Abedin, the vice chairwoman of Clinton's presidential campaign and a former top aide at the State Department, went behind closed doors for a transcribed interview -- a major difference from what Clinton herself is set to face next week in a public hearing scheduled for Thursday.
After testifying, Abedin told reporters that she answered questions posed to her "to the best of my ability."
"I came here today to be as helpful as I could," Abedin said, adding that she sought to "honor the service" of those who died in the attacks.
"I answered all their questions to the best of my ability," said Abedin, who, despite her closeness to Clinton, rarely speaks to the media and did not take questions from reporters.
Rep. Trey Gowdy, R-South Carolina, was not present at the hearing. But in a statement, he thanked Abedin for testifying and also said she answered all of the panel's questions.
"She answered all questions posed by Members and staff, and the Select Committee on Benghazi greatly appreciates her willingness to take the time to voluntarily appear before the committee, as well as her service to the United States over a number of years," Gowdy said. "The information she provided will assist the committee in writing its final report."
Before the hearing started, a committee aide said Abedin would be questioned about the events leading up to, during and after the September 11, 2012 attacks
on U.S. facilities in Libya -- as well as "executive branch activities and efforts to comply with congressional inquiries into them."
She didn't face questions about her controversial work for Teneo, a strategic consulting firm, or the Clinton Foundation while also serving as a "special government employee" for Clinton at the State Department.
In a written statement, Clinton campaign spokesman Nick Merrill said Abedin "has been nothing but entirely cooperative with the Committee's requests."
"Yet it remains unclear why the committee is focused on her, given her lack of knowledge about the events surrounding Benghazi," Merrill said in a written statement. "The Committee¹s focus on Huma (as opposed to numerous intelligence and defense community officials still outstanding) is additional evidence that the actual attack in Benghazi, and its lessons about how we might better protect diplomats serving in dangerous places, are the last things on the committee's mind."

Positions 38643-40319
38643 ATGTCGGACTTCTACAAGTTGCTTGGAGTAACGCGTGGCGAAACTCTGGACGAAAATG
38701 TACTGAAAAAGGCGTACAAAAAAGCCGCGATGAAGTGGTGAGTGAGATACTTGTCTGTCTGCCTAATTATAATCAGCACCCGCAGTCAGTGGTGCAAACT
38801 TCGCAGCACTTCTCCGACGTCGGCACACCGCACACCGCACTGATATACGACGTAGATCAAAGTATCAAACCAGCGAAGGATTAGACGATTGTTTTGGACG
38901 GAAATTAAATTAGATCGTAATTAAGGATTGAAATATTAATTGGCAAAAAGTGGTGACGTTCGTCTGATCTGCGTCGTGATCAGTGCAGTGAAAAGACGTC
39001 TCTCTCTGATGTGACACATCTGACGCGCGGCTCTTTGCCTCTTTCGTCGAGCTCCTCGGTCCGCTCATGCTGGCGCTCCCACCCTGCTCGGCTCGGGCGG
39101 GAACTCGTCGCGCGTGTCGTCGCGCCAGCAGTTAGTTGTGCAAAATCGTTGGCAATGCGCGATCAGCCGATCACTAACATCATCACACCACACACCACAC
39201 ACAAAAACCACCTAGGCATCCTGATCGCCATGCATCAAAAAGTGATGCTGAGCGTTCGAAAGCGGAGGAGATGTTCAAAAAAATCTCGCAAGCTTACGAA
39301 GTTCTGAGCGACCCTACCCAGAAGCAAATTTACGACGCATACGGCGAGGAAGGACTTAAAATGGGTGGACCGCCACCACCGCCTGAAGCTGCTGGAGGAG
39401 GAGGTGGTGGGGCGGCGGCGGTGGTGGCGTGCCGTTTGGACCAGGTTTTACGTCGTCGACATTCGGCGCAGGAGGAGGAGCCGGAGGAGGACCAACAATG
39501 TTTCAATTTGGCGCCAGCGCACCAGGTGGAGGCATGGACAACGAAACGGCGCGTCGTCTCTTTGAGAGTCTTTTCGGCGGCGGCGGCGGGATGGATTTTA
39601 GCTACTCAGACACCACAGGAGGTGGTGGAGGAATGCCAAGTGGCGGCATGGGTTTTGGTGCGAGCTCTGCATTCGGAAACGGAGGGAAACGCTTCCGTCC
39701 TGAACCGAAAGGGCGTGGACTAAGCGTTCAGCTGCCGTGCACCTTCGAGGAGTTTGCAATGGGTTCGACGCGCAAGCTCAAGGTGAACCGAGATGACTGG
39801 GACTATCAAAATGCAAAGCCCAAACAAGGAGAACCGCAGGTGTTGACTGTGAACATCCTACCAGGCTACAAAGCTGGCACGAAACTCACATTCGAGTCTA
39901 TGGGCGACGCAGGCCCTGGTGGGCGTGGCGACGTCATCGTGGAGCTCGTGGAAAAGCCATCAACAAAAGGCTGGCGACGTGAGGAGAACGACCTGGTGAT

Ranking Democrat on the committee Elijah Cummings of Maryland, echoed those concerns to reporters after a few hours of testimony.
"The question becomes whether this is a taxpayer funded effort to derail the candidacy of Hillary Clinton," he said. "It is interesting to note that the people most closely associated with Hillary Clinton seem to be treated differently."
But Republican committee member Lynn Westmoreland of Georgia defended to CNN the need to talk to Abedin.
"If you look at what her job was, you would think she would have some knowledge of some of the events," Westmoreland said, adding later, "I imagine everyone at the state department had some knowledge."
Westmoreland said that Abedin spoke for roughly 30-35 minutes, and has been "forthcoming" and "very nice." He added there were some instances she couldn't "recall fully."
The appearances come after House Majority Leader Kevin McCarthy, R-California, credited the committee
with dragging down Clinton's poll numbers in her bid for the 2016 Democratic presidential nomination -- a line that fired up Democratic criticism
of the panel.
Gowdy has insisted the panel's work isn't driven by politics.